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East Texas Oil Museum Guild

What is a Docent?

The members of the East Texas Oil Museum Guild are known as docents. The members of our guild conduct guided tours for groups and museum visitors. They contribute information to our guests and answer any questions our guests may have. There are ten regularly scheduled meetings of the Guild which are held on the second Thursday of month at the museum.

Interested in Becoming a Docent?

Membership in the Guild is open to adults in the East Texas area who are interested in promoting the East Texas Oil Museum.

Each guild member is encouraged to serve a minimum of eight hours per month. Appropriate recognition and awards are presented to members having accumulated significant hours of service.

How to Get Started

If you are interested in becoming an ETOM docent please contact museum staff via the form below.

What days of the week are you available to work?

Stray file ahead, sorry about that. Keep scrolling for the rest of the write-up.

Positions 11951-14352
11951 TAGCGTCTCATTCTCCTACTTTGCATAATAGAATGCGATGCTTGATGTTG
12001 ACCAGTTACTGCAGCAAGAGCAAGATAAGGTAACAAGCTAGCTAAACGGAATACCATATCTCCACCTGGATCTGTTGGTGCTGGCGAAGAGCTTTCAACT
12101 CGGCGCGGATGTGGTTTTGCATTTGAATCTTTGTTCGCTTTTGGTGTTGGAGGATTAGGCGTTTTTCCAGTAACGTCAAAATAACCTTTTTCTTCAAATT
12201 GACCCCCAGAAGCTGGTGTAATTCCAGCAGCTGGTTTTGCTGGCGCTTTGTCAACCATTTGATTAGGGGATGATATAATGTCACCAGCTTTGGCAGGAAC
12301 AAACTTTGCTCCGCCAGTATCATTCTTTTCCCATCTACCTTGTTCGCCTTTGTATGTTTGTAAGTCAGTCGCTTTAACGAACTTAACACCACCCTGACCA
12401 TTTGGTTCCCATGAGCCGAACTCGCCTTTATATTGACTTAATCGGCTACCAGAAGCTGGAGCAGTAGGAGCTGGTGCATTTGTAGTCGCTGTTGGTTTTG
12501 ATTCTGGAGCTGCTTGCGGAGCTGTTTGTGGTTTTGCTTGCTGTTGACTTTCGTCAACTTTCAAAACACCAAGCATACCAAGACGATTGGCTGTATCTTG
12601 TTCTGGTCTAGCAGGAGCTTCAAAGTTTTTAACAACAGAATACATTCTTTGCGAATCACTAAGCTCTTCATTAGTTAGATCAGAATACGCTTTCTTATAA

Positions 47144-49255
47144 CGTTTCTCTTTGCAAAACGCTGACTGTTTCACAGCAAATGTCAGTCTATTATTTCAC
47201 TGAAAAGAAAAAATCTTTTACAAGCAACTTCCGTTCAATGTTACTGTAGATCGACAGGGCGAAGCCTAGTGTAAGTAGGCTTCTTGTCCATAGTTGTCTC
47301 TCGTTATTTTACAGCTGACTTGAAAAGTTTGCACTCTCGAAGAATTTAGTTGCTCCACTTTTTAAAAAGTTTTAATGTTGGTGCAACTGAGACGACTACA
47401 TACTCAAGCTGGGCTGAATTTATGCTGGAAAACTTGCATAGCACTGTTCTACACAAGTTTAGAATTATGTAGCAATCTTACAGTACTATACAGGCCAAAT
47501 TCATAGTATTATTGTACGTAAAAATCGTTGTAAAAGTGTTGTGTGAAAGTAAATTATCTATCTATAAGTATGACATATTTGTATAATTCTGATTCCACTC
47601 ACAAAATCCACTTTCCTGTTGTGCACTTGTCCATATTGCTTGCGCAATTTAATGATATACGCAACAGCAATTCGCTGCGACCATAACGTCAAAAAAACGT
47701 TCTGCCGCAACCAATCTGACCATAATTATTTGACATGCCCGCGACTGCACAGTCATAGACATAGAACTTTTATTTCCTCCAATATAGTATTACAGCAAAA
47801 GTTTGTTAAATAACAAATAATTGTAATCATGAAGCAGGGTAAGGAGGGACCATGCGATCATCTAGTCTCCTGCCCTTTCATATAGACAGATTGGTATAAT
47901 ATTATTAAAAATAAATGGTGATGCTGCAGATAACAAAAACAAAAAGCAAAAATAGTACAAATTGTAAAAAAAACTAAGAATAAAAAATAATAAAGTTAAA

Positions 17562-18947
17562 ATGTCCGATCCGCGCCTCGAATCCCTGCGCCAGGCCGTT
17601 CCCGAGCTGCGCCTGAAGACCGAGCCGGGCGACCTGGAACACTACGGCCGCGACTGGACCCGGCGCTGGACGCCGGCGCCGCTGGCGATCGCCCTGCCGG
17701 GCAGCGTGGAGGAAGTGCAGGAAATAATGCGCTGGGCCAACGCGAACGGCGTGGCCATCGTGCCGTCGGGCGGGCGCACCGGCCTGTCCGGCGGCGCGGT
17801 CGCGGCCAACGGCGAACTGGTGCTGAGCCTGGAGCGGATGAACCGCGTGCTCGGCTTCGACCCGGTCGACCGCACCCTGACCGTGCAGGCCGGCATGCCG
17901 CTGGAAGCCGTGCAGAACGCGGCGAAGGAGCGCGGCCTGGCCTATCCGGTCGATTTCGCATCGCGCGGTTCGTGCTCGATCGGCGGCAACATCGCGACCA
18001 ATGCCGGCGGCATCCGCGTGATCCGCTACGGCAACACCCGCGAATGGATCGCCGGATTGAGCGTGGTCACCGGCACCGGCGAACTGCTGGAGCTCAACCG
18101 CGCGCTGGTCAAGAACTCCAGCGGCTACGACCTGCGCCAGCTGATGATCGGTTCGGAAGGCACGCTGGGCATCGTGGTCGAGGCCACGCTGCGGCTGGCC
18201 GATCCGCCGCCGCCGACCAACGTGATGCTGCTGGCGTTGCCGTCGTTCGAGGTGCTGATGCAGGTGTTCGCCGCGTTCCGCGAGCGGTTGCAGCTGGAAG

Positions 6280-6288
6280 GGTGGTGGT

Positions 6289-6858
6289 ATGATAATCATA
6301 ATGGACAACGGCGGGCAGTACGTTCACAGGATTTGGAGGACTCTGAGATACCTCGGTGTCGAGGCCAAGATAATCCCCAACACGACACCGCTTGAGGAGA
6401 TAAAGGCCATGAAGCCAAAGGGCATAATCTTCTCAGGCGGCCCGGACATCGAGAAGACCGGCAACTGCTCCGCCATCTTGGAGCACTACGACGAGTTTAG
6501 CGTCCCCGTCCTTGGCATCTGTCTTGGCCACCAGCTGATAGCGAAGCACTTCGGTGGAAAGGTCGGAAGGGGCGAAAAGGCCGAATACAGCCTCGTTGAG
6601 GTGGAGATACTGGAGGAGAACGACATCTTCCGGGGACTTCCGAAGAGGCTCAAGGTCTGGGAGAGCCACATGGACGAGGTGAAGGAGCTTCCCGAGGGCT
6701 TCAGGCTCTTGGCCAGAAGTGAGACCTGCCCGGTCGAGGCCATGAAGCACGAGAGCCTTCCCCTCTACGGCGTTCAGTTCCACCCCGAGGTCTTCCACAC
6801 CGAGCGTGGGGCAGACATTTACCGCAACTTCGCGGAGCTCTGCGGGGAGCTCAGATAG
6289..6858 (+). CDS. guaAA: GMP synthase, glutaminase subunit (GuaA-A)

New Docents may become members of the Guild by completing twenty hours of service which shall include the following:

  1. Working with a regular member for a minimum of 2-3 hours of introduction to the museum and its exhibits
  2. Studying the East Texas Oil Museum Docent Museum Exhibit Guide
  3. Learning the materials used for teaching students during their school visit

Fun Fact Info

“In the modern era, the first roller cone patent was for the rotary rock bit and was issued to American businessman and inventor Howard Hughes Sr. in 1909. It consisted of two interlocking cones. American businessman Walter Benona Sharp worked very closely with Hughes in developing the rock bit. The success of this bit led to the founding of the Sharp-Hughes Tool Company. In 1933 two Hughes engineers, one of whom was Ralph Neuhaus, invented the tricone bit, which has three cones. The Hughes patent for the tricone bit lasted until 1951, after which other companies made similar bits. However, Hughes still held 40% of the world’s drill bit market in 2000. The superior wear performance of PDC bits gradually eroded the dominance of roller cone bits and early in this century PDC drill bit revenues overtook those of roller cone bits. The technology of both bit types has advanced significantly to provide improved durability and rate of penetration of the rock. This has been driven by the economics of the industry, and by the change from the empirical approach of Hughes in the 1930s, to modern day domain Finite Element codes for both the hydraulic and cutter placement software.”